Applicants for insurance in Kentucky have been put on notice: Lie and you may lose your freedom.
A woman who applied for a homeowners policy has been charged with failing to fully disclose her claims history. She faces five years in prison and a $10,000 fine.
Sadly, such cases are rare across the U.S. Fraud bureaus and prosecutors usually don’t consider them a priority. If more did, they would send a stronger signal that honesty is important. Underwriting fraud is basically a fairness issue. The cheats cause honest policyholders to subsidize the premiums of the dishonest.
Hats off to the Kentucky fraud bureau for taking this case. Details are below.
CORBIN WOMAN INDICTED FOR INSURANCE FRAUD
Allegedly falsified claims history information on application
FRANKFORT, Ky. (June 11, 2008) – A Corbin woman is in custody after being indicted on a felony count of insurance fraud. According to court documents, Christine V. Young filled out an application for homeowners insurance coverage with State Farm Insurance Company stating that she and other household members had no losses for the past three years. She also allegedly stated that no insurer had refused to issue or renew coverage during that time period.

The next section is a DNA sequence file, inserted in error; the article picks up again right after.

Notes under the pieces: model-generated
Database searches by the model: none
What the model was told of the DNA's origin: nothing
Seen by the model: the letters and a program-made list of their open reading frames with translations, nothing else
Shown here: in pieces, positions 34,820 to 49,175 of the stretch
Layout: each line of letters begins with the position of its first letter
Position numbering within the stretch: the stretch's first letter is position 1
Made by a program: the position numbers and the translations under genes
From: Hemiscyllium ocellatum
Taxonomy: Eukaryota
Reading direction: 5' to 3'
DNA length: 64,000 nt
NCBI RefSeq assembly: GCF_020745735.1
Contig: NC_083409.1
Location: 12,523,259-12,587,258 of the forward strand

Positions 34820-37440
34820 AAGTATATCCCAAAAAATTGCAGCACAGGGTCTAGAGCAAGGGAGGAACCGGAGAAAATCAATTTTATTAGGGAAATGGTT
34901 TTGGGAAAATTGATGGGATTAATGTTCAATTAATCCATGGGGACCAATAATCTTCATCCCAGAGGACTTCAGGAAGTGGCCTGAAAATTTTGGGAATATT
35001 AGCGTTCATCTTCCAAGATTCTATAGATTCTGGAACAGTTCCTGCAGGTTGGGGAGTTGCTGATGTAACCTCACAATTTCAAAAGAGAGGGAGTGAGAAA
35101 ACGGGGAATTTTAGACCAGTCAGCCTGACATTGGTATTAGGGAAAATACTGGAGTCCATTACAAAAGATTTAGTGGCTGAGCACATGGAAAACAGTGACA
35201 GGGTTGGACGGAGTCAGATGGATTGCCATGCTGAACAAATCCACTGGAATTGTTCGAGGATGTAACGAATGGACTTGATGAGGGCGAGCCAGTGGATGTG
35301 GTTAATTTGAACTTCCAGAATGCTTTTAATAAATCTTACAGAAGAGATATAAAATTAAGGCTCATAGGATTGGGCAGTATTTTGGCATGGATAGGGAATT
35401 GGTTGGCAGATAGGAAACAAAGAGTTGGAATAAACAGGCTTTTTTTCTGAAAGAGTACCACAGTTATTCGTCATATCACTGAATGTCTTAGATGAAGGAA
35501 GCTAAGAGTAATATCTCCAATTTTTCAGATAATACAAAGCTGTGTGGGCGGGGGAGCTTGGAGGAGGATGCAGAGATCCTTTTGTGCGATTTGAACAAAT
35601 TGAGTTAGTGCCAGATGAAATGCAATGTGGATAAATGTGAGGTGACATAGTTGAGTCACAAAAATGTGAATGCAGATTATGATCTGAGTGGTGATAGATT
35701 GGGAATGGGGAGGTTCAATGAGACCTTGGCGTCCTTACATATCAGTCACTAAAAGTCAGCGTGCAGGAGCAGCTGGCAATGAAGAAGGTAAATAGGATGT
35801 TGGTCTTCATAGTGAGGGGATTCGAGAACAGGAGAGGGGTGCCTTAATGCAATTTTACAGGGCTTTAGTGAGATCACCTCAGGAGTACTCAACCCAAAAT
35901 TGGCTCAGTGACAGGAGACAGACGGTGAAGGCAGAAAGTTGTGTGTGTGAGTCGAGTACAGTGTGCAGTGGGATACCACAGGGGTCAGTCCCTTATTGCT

An investigation by the Kentucky Office of Insurance (KOI) Fraud Investigation Division found that another insurer canceled Young’s homeowners policy due to misrepresentations on the application. In addition, Young was directly or indirectly involved in at least four fire losses and one major theft loss during the three-year period.
She was arrested by a KOI fraud investigator and the Corbin City Police and is being held in the Knox County Jail. If found guilty, she faces a maximum sentence of five years in prison and a $10,000 fine.